Whether your fiance surprised you with that amazing, sparkling diamond in a pretty box as he went down on one knee, or you have decided to choose one together, the prospect of choosing an engagement ring can be daunting.

Will you buy a ring off the shelf or will you have it custom made?

What cut and carat of the diamond should you choose? Remember that you will be the one wearing it for the rest of your life so you have to be happy. Here are the most important factors to consider.

Step 1

Choosing your diamonds

American actress and sex siren, Mae West once said, “I never worry about diets. The only carrots that interest me are the number of carats in a diamond.” The woman had a point.

But carats are only one of the ‘4Cs’ you need to consider when buying a diamond.

The 4Cs or characteristics are colour, cut, carat, and clarity.

Colour: Although many people think of gem quality diamonds as colourless, truly colourless diamonds are actually extremely rare. Most diamonds used in jewellery are nearly colourless with tints of yellow or brown. The colour of a diamond is graded by letter with D as exceptionally white to Z as the most tinted.

Cut: This describes the symmetry and proportions between the various parts of the stone, and determines how sparkly the diamond will shine.

The cut is not to be confused with the actual shape of the diamond eg. round or princess. This is the most important feature to consider, according to master jeweller Bill Mazis.

“A well cut diamond will sparkle nicely no matter the shape of the diamond as it will enhance its brilliance,” he says.

Carat: A diamond’s weight is measured in carats (one carat equals .2grams). Whilst size is the most obvious factor in determining the value of a diamond, bigger is not necessarily better.

“Two diamonds of equal size can have very unequal values depending on quality,” says Mazis.

Clarity:This defines how pure a diamond is, which depends on the number, size, brightness and location of the internal and external characteristics, including impurities inside the stone.

How do you know how your diamond rates? The diamond you select should come with an independent certificate which professionally grades each of the 4Cs to reveal the quality of your diamond.

Diamond shape: Bill Mazis says that a round diamond is the most popular shape for an engagement diamond, followed by princess (which is a square cut). But shape is an individual choice and if you want to be unique there are several different shapes to choose from including marquise, pear and heart.

Step 2

Heavy metal: The Engagement band

Next, you need to consider the quality of the metal used for your engagement ring band. The obvious choices are gold or platinum.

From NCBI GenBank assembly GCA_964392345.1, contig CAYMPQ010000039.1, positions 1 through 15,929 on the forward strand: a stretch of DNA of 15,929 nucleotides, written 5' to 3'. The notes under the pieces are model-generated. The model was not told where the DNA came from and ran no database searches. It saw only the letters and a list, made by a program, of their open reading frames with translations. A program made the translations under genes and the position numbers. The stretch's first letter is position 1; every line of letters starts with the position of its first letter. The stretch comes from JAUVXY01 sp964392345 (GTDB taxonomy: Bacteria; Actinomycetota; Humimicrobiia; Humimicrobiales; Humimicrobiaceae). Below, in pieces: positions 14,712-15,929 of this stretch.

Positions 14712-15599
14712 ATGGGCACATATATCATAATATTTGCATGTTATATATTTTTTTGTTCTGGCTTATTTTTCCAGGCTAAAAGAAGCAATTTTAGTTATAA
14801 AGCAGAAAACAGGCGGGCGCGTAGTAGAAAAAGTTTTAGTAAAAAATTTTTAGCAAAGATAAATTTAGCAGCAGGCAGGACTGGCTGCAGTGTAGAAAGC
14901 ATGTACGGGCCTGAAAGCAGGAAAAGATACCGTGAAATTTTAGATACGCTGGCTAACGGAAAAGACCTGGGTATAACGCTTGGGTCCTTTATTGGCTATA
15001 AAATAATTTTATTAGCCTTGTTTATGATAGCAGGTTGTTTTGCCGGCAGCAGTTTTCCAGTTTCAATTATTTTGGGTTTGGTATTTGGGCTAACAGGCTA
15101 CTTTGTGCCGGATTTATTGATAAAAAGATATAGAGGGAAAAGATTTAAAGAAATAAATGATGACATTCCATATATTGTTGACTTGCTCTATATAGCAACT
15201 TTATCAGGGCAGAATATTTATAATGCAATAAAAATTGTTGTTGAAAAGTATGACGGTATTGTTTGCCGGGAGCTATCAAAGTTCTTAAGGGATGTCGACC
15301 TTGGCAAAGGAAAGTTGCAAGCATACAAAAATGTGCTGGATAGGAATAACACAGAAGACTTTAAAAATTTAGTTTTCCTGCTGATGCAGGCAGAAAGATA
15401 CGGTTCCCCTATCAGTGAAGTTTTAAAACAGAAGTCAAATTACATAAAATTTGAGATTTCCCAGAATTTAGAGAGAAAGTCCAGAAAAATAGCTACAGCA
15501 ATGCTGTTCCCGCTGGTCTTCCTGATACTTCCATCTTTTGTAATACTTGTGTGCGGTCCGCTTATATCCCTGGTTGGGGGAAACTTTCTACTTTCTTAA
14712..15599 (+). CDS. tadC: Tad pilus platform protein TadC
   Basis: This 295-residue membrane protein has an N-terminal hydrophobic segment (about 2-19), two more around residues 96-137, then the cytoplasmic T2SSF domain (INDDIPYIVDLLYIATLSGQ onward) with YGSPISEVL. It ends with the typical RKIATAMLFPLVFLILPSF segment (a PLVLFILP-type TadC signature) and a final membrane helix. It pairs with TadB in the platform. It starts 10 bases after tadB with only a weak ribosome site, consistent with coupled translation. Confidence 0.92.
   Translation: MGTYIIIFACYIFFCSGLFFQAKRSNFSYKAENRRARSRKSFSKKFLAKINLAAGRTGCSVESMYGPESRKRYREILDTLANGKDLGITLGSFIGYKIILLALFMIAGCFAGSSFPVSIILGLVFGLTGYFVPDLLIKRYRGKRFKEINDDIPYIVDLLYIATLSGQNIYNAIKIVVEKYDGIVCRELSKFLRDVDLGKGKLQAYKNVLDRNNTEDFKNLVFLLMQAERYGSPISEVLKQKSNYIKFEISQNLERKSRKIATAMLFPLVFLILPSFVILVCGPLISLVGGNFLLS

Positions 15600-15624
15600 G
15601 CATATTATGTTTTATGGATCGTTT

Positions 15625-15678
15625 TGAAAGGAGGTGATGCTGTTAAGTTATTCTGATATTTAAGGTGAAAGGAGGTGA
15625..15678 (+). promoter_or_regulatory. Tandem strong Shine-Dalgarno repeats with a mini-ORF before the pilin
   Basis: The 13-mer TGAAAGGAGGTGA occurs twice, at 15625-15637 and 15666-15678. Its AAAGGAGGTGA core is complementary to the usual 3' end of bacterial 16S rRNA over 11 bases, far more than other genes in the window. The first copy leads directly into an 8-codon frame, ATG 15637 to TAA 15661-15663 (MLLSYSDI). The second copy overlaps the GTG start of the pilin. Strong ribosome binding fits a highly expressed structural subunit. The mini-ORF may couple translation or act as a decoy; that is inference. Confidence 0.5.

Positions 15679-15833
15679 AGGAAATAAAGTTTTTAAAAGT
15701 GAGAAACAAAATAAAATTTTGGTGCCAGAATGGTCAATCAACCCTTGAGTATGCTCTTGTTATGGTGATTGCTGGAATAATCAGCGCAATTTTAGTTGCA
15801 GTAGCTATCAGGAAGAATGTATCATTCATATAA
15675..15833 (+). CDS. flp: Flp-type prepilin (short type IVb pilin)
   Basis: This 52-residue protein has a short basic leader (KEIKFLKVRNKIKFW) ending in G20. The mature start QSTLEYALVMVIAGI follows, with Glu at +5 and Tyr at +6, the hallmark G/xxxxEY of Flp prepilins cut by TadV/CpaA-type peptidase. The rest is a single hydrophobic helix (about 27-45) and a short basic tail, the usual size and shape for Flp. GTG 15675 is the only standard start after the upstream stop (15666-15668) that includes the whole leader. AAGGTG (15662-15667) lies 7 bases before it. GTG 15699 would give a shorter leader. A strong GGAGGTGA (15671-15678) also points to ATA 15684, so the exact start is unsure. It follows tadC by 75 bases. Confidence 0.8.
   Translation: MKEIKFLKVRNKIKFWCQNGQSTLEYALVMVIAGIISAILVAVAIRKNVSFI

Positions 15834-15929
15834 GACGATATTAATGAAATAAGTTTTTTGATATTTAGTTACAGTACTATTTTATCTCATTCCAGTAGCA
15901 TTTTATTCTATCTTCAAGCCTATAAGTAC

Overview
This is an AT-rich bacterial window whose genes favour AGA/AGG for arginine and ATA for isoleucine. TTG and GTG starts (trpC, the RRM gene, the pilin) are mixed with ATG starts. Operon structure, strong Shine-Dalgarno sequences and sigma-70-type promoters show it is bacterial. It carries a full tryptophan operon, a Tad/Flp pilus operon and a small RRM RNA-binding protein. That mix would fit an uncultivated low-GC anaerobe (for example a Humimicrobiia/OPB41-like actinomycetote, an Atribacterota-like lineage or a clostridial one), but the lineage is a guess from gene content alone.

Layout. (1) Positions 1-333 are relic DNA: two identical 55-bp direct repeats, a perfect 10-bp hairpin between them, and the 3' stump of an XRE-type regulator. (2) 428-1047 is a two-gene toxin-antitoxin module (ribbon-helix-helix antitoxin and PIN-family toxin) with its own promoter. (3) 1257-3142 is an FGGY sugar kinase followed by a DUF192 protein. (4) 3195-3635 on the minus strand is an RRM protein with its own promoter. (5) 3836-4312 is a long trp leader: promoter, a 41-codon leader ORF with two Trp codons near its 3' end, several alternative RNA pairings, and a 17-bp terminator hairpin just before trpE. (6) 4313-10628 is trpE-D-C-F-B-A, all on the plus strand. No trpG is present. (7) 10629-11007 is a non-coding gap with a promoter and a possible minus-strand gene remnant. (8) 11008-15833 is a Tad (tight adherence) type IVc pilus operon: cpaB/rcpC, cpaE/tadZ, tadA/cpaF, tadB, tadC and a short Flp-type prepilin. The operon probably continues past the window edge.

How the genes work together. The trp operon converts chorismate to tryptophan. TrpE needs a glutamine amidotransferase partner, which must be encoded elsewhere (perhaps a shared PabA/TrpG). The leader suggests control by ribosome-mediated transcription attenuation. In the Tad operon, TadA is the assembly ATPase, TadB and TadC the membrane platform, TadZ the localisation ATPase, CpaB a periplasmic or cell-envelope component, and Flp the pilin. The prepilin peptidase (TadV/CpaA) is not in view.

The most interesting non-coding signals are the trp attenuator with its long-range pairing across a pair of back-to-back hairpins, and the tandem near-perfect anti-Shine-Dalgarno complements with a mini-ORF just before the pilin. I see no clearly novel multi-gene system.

“Whilst yellow gold was the traditional choice,18ct white gold is the most popular at the moment,” says Bill Mazis.

The other option to consider is whether you prefer a split band or a plain (single) band.

Step 3

The Engagement ring design

Bill Mazis not only offers stunning engagement rings, but you also have the opportunity of designing your own custom ring design. Two of the popular styles include:

Solitaire: This is a ring with one stone only and is the most popular style. Conventional solitaire engagement rings use a four prong setting where the diamond stands out from the ring and is held by four metal ‘claws’.

The advantage of this setting is that it allows for the most light to enter the diamond and be refracted, increasing the diamonds’ sparkle.

Ring with shoulder diamonds: This usually consists of a large, central stone with an array of smaller stones on each side. Because of their exquisite elegance, pave engagement rings are becoming increasingly popular.

This design literally coats the entire surface of the ring with stones (on each side of the central stone).

Finally, rings are often classified by whether they are classic, contemporary, or antique.

Although this depends on personal taste, Mazis favours old world glamour.

Many of his pieces include delicate antique filigree and intricate detailing which look like lacework around the diamond.



• Consider your day to day activities when choosing your engagement ring. If you are likely to wear your ring out, consider a sturdier band or a diamond setting that is more secure such as bezel (safer than a prong setting).

• Consider a matching engagement ring and wedding band set which are made to fit one another perfectly. You don’t want to buy the perfect engagement ring and find that it clashes with your wedding ring.